Solar FAQ

If you've got a question that isn't in the list below, send it to us through our contact form.

What does a solar PV system cost?

The installed cost of a PV system depends upon the roof type, the size of the system, the type of solar modules used and how the system is mounted. A rough price is between £5,000 - £6,000 per kWp installed. We will conduct a detailed survey of your roof and then issue you with a detailed quote. A typical family using 4000kWh per year should look to install a 4kWp system, which would cost roughly £20,000.

Go to top 

Will I need to get planning permission?

No, most domestic and commercial properties will not need planning permission, because solar energy systems are part of 'permitted development rights'.

Some exceptions are listed buildings and properties in National Parks, Areas of Outstanding Natural Beauty or conservation areas where planning permission may be required. In all cases you should contact your local authority to seek clarification.

All properties should inform the local building control department of the local authority, but they will not normally make a charge for this.

More information may be found in the Government's guidance for planning: Planning: A Guide for Householders.

Go to top  

I've heard that solar panels take more energy to make than they generate in their lifetime, is it true?

No. As you can see from this document from the National Renewable Energy Laboratory in the US, the average panel will pay back the energy used to manufacture it in less than 4 years, and with a more than 30 year lifetime that gives at least 26 years of pollution free energy generation. We also use many UK manufactured solar panels, significantly reducing the carbon footprint of our installations.

Go to top 

What does PV mean?

PV is short for photovoltaic, pronounced fotovoltayik, which comes from Latin: photo (meaning light) + voltaic (meaning energy).

Go to top 

What do kWp and kWh mean?

Watts are the units used to measure electrical power and a kilowatt is a 1000 watts.

kWp stands for kilowatt peak, which is the power that a solar panel will produce if it has ideal conditions.

kWh stands for kilowatt hour, which is how many kW (kilowatts) are produced, or used, in one hour.

Go to top 

How does it work?

Solar PV generates electricity from daylight. The more light that shines on the panels the more electricity they produce. See our page on how solar works.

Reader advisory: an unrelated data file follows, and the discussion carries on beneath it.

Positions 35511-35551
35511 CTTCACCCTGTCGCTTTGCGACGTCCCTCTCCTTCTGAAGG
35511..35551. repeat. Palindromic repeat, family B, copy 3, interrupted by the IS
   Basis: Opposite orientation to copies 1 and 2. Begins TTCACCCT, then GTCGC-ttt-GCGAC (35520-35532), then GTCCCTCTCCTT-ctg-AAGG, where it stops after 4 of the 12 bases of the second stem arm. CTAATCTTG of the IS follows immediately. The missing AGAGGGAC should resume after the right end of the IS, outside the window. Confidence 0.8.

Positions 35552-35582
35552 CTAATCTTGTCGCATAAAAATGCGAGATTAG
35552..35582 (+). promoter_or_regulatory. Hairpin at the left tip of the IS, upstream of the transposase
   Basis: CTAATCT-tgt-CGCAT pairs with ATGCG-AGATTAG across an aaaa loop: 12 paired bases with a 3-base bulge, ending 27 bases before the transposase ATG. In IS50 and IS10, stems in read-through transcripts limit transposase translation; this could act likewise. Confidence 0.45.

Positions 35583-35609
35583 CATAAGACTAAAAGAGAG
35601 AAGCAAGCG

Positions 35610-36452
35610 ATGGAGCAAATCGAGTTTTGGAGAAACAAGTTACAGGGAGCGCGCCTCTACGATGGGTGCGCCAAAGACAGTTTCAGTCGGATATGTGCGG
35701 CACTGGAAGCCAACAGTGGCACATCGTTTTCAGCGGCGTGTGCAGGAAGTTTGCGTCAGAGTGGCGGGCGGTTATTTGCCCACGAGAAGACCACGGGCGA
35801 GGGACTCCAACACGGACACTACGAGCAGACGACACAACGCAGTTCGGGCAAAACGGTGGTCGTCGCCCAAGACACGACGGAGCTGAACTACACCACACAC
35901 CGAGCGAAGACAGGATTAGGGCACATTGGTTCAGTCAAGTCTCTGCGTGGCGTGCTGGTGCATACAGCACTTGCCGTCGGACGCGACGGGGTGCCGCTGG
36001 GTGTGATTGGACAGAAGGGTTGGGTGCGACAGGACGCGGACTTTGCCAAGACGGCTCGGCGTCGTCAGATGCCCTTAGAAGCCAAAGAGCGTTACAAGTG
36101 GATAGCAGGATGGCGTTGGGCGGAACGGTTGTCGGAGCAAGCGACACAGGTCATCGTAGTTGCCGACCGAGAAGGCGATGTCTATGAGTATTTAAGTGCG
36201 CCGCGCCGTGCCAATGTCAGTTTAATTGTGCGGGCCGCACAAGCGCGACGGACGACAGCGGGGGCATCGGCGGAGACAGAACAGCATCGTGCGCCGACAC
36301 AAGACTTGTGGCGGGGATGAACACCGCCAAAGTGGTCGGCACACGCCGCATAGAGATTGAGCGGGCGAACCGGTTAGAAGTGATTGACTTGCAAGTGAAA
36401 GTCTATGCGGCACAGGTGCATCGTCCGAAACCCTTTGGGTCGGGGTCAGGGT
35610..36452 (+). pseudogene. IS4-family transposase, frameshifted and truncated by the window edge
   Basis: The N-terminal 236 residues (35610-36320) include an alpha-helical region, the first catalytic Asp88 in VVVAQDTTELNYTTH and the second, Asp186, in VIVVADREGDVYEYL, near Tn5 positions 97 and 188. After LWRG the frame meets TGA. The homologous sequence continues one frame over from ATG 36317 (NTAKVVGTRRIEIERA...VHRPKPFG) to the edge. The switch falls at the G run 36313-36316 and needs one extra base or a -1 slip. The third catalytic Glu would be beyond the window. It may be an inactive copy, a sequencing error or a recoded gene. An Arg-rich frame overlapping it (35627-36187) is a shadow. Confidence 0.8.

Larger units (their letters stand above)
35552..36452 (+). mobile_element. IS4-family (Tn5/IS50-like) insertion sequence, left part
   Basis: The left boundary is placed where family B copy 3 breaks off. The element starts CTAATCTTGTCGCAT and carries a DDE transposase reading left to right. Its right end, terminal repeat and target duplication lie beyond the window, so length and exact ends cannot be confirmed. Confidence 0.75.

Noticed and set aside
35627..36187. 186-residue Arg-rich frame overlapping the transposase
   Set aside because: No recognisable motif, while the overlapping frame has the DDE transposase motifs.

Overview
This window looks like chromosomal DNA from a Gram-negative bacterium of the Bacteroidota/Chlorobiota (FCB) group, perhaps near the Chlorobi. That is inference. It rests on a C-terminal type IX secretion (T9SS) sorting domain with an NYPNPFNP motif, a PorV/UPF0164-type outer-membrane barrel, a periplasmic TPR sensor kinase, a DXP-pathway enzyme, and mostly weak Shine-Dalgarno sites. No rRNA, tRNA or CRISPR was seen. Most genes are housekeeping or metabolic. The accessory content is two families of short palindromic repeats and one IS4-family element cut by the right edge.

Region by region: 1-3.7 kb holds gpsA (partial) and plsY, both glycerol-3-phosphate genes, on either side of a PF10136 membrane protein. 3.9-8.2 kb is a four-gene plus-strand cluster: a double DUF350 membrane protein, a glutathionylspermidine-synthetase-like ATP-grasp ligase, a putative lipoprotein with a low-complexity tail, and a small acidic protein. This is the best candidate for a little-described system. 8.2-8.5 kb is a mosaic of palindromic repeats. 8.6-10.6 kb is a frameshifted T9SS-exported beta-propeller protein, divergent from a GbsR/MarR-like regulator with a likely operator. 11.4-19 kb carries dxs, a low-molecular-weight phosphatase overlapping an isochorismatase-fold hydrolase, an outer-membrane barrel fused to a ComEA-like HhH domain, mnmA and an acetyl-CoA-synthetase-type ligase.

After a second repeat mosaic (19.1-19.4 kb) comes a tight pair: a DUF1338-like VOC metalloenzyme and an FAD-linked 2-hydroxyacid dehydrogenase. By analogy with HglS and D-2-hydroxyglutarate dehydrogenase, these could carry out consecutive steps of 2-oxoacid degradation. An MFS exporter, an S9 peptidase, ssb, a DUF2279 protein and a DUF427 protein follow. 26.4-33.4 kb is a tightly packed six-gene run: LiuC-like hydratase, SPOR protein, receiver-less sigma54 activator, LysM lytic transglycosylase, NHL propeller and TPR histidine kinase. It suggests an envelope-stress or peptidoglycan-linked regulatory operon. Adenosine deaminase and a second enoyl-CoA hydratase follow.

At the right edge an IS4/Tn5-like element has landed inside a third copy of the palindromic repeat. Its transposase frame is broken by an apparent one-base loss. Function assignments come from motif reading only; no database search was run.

Go to top

What products do you offer?

There are different colour and sizes of PV roof materials to suit every need that can either be fixed above your existing roof or integrated into the roof as the weather proofing material. South East Solar offer a range of panels from Sharp, Sanyo and Mitsubishi as well as solar tiles and slates that integrate with conventional roofing products.

Go to top 

How much space do I need?

You need at least 8m2 of unshaded, uninterrupted roof space to fit a 1kWp system, which is the smallest system you should consider.

Go to top 

What is the difference between solar thermal and solar photovolatics?

Solar thermal technology uses the heat of the sun to warm water which can be used to heat your home or directly in a bath or shower. Solar photovoltaics are panels made of silicon cells which convert daylight into electricity to power electrical appliances.

Go to top 

How much energy does a solar array produce?

Each kWp of Solar PV produces between 800 and 1200kWh per year depending on where in the country it is installed, the orientation and inclination of the panels and whether they are shaded at all.

Go to top 

Will solar power protect me from power bill increases?

The prices of oil and other non-renewable sources of energy are increasing and this trend looks set to continue into the future, getting more dramatic as shortages of supply increase. The price of your electricity from solar will never increase because the fuel is free!

Go to top 

What grants are available?

The old grants that were available have now been replaced by the Feed-in Tariff, please see our Feed In tariff page for details.

Go to top 

Can I get paid for generating electricity?

Yes! Through the Feed In tariff.

Go to top 

What is the Feed-in Tariff?

The Feed-in Tariff (FIT) is a Government incentive scheme to encourage uptake of renewable energy technologies; Electricity utility companies are obliged to buy renewable electricity at fixed above-market rates set by the Government. Please see our Feed-in Tariffs page for more details.

Go to top  

Does solar power reduce global warming?

Absolutely. The major contributor to global warming is the emissions of carbon dioxide from power stations burning fossil fuels. This is changing our climate and causing more severe weather patterns around the whole planet. Every time we use conventional electricity we are contributing to this massive problem.

By installing a solar PV system you are opting out of the fossil fuel and the nuclear world and becoming an independent supplier of clean green electricity for your own use and export to the grid.

Friends of the Earth have more information on Climate Change.

Go to top 

How much carbon dioxide will it save?

By installing a PV system you will be producing your own electricity therefore reducing the demand for fossil fueled energy and the production of carbon dioxide. The emission factor used by Government is 0.43kg of CO2 / kWh. A typical 2kWp system will save almost 1 tonne of carbon dioxide each year.

Go to top